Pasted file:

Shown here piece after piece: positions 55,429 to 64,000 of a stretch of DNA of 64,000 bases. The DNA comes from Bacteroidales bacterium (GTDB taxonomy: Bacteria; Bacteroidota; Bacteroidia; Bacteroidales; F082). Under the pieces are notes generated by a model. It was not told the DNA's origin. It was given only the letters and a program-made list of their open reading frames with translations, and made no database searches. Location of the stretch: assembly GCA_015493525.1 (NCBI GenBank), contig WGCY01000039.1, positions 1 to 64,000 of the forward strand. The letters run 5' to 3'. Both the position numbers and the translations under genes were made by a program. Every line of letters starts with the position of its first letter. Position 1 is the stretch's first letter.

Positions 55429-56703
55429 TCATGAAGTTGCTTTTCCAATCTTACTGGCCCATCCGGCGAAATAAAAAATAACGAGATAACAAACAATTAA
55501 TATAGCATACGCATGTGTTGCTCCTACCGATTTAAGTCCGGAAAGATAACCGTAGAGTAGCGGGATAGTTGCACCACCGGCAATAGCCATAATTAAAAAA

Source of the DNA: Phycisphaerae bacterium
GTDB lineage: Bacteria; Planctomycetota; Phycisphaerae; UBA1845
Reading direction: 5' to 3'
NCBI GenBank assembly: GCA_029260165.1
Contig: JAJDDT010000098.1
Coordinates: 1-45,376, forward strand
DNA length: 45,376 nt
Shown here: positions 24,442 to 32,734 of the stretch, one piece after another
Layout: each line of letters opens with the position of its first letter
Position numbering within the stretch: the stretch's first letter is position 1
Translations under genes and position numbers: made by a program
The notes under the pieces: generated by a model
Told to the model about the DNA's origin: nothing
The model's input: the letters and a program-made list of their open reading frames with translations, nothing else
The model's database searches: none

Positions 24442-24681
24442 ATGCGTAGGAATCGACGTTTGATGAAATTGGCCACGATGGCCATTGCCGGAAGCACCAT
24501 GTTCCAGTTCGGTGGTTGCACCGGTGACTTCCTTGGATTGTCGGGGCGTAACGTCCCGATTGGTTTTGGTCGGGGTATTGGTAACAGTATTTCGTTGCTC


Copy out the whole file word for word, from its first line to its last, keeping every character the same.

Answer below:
Shown here piece after piece: positions 55,429 to 64,000 of a stretch of DNA of 64,000 bases. The DNA comes from Bacteroidales bacterium (GTDB taxonomy: Bacteria; Bacteroidota; Bacteroidia; Bacteroidales; F082). Under the pieces are notes generated by a model. It was not told the DNA's origin. It was given only the letters and a program-made list of their open reading frames with translations, and made no database searches. Location of the stretch: assembly GCA_015493525.1 (NCBI GenBank), contig WGCY01000039.1, positions 1 to 64,000 of the forward strand. The letters run 5' to 3'. Both the position numbers and the translations under genes were made by a program. Every line of letters starts with the position of its first letter. Position 1 is the stretch's first letter.

Positions 55429-56703
55429 TCATGAAGTTGCTTTTCCAATCTTACTGGCCCATCCGGCGAAATAAAAAATAACGAGATAACAAACAATTAA
55501 TATAGCATACGCATGTGTTGCTCCTACCGATTTAAGTCCGGAAAGATAACCGTAGAGTAGCGGGATAGTTGCACCACCGGCAATAGCCATAATTAAAAAA

Source of the DNA: Phycisphaerae bacterium
GTDB lineage: Bacteria; Planctomycetota; Phycisphaerae; UBA1845
Reading direction: 5' to 3'
NCBI GenBank assembly: GCA_029260165.1
Contig: JAJDDT010000098.1
Coordinates: 1-45,376, forward strand
DNA length: 45,376 nt
Shown here: positions 24,442 to 32,734 of the stretch, one piece after another
Layout: each line of letters opens with the position of its first letter
Position numbering within the stretch: the stretch's first letter is position 1
Translations under genes and position numbers: made by a program
The notes under the pieces: generated by a model
Told to the model about the DNA's origin: nothing
The model's input: the letters and a program-made list of their open reading frames with translations, nothing else
The model's database searches: none

Positions 24442-24681
24442 ATGCGTAGGAATCGACGTTTGATGAAATTGGCCACGATGGCCATTGCCGGAAGCACCAT
24501 GTTCCAGTTCGGTGGTTGCACCGGTGACTTCCTTGGATTGTCGGGGCGTAACGTCCCGATTGGTTTTGGTCGGGGTATTGGTAACAGTATTTCGTTGCTC